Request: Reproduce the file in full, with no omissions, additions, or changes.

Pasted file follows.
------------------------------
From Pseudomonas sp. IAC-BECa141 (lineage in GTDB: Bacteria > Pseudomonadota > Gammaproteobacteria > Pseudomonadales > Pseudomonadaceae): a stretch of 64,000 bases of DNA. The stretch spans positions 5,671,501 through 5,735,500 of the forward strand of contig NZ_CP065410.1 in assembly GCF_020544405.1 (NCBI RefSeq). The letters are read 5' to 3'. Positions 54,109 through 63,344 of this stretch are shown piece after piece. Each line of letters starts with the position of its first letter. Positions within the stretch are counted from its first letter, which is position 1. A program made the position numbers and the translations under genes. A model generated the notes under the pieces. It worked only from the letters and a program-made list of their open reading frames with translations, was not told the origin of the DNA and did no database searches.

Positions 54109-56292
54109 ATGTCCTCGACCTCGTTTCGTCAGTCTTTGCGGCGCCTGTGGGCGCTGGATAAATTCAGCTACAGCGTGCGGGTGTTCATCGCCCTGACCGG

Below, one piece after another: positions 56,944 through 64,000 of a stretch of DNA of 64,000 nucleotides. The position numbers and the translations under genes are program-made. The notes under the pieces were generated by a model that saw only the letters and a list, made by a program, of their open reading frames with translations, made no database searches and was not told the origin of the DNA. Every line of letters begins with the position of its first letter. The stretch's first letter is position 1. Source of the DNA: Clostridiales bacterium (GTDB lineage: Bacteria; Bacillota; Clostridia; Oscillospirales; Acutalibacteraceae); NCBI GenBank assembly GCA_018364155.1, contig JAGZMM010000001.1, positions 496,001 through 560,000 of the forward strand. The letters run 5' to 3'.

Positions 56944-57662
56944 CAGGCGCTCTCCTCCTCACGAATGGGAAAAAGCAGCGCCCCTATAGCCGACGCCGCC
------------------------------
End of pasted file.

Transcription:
From Pseudomonas sp. IAC-BECa141 (lineage in GTDB: Bacteria > Pseudomonadota > Gammaproteobacteria > Pseudomonadales > Pseudomonadaceae): a stretch of 64,000 bases of DNA. The stretch spans positions 5,671,501 through 5,735,500 of the forward strand of contig NZ_CP065410.1 in assembly GCF_020544405.1 (NCBI RefSeq). The letters are read 5' to 3'. Positions 54,109 through 63,344 of this stretch are shown piece after piece. Each line of letters starts with the position of its first letter. Positions within the stretch are counted from its first letter, which is position 1. A program made the position numbers and the translations under genes. A model generated the notes under the pieces. It worked only from the letters and a program-made list of their open reading frames with translations, was not told the origin of the DNA and did no database searches.

Positions 54109-56292
54109 ATGTCCTCGACCTCGTTTCGTCAGTCTTTGCGGCGCCTGTGGGCGCTGGATAAATTCAGCTACAGCGTGCGGGTGTTCATCGCCCTGACCGG

Below, one piece after another: positions 56,944 through 64,000 of a stretch of DNA of 64,000 nucleotides. The position numbers and the translations under genes are program-made. The notes under the pieces were generated by a model that saw only the letters and a list, made by a program, of their open reading frames with translations, made no database searches and was not told the origin of the DNA. Every line of letters begins with the position of its first letter. The stretch's first letter is position 1. Source of the DNA: Clostridiales bacterium (GTDB lineage: Bacteria; Bacillota; Clostridia; Oscillospirales; Acutalibacteraceae); NCBI GenBank assembly GCA_018364155.1, contig JAGZMM010000001.1, positions 496,001 through 560,000 of the forward strand. The letters run 5' to 3'.

Positions 56944-57662
56944 CAGGCGCTCTCCTCCTCACGAATGGGAAAAAGCAGCGCCCCTATAGCCGACGCCGCC